Camel spiders live in the deserts and scrublands of the Middle East, southwestern United States, and Mexico.
Camel spider facts mean that they look like something out of a horror movie, among many others. A considerable body, long legs, giant jaws, and the ability to run 10 miles per hour are some quirky but impressive camel spider facts. There are also many myths surrounding this weird creature. Still, we debunk some myths surrounding this oddity while adding other interesting facts about the camel spider.
1. Camel Spider Myths and Facts – Where It Gets Its Name
People used to think camel spiders would eat the insides of a camel’s stomach. This myth has been debunked, but the name has stuck with these spiders. But besides being known as camel spiders, they are also known as wind scorpions, sun spiders, and the Egyptian Giant solpugid. Camel spiders are part of the Solpugidae family and the class Arachnida. Scientists have discovered over 1,000 species of camel spider.
2. It May Look Like a Camel Spider Has 10 Legs
Camel spiders have eight legs, but they have two long pedipalps near their mouths. The pedipalps are a pair of appendages that look like an extra pair of legs. Camel spiders use their pedipalps to find and grasp their prey. The camel spider’s legs, and the rest of its body, are covered with tiny brown hairs that are tan and dark brown. These fine hairs insulate the camel spider’s body from the heat of the desert. Their tan and dark brown colored hairs camouflage the spider in their environment while offering protection against the elements. Camel spiders grow to about three to six inches long and weigh roughly two ounces.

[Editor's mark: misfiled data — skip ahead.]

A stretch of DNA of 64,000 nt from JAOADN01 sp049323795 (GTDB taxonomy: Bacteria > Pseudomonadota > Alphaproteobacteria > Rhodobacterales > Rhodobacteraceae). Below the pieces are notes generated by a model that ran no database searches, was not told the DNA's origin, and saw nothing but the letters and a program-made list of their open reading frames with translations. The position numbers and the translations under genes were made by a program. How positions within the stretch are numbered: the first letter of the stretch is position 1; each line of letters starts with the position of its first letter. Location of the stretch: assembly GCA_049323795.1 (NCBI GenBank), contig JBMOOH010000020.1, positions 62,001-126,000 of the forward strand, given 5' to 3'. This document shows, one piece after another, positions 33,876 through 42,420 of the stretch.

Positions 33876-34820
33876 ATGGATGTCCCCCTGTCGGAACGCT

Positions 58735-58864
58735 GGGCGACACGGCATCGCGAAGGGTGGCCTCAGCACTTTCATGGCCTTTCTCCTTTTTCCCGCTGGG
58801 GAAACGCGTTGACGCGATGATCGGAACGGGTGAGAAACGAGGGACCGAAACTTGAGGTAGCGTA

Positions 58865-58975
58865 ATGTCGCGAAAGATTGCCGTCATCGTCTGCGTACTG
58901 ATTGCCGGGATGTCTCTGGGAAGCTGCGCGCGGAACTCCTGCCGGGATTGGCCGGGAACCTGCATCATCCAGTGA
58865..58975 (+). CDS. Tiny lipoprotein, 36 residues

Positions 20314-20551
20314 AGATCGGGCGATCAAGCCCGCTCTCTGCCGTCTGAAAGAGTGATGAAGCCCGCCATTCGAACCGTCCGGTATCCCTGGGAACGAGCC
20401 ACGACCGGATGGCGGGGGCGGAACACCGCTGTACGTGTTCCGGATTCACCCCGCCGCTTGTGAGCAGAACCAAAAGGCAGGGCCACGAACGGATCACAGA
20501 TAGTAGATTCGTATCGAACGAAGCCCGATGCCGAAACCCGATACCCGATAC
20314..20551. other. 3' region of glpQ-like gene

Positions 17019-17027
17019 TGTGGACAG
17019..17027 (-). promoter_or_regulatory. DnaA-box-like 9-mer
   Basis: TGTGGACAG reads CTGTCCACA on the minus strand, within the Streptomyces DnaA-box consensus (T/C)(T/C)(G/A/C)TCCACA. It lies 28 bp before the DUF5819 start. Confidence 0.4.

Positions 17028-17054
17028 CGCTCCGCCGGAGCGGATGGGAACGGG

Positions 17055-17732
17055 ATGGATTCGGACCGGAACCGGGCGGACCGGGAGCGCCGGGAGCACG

3. Camel Spider Sometimes Chase Humans
Some people believe that camel spiders will chase them to bite them. Still, if a camel spider chases a human, it is likely because the spider wants to sit in their shadow. Camel spiders live in hot desert areas with little shelter and few cool spaces. Suppose a camel spider comes in contact with a person’s shadow, and the person moves away. In that case, the spider might hurry toward the person for shade. Camel spiders are also fast and can run up to 10 miles per hour. These spiders may be aggressive, but people rarely come in contact with them as they are nocturnal.
4. Camel Spiders Live in Hot, Dry Deserts and Scrublands
You will find these spiders in the deserts and scrublands of the Middle East, southwestern United States, and Mexico. During the day’s heat, they rest in rock crevices and underneath logs. These spiders are nocturnal and hunt during the cool of the night. Camel spiders are non-migratory animals that stay in the desert or scrubland for their entire lives.
5. Camel Spiders Are Carnivores
Camel spiders love eating lizards, small birds, gerbils, beetles, snakes, and termites. These spiders are opportunistic predators and will eat whatever is available in their environment, even if the animal is bigger than themselves. Camel spiders use their pedipalps to sense their prey before grabbing them with their jaws. Then they consume their target for the nutrition and water they provide. Camel spiders absorb these elements by dissolving their catch with their digestive juices. Once their prey becomes a pulpy liquid, the spider will ingest the meal.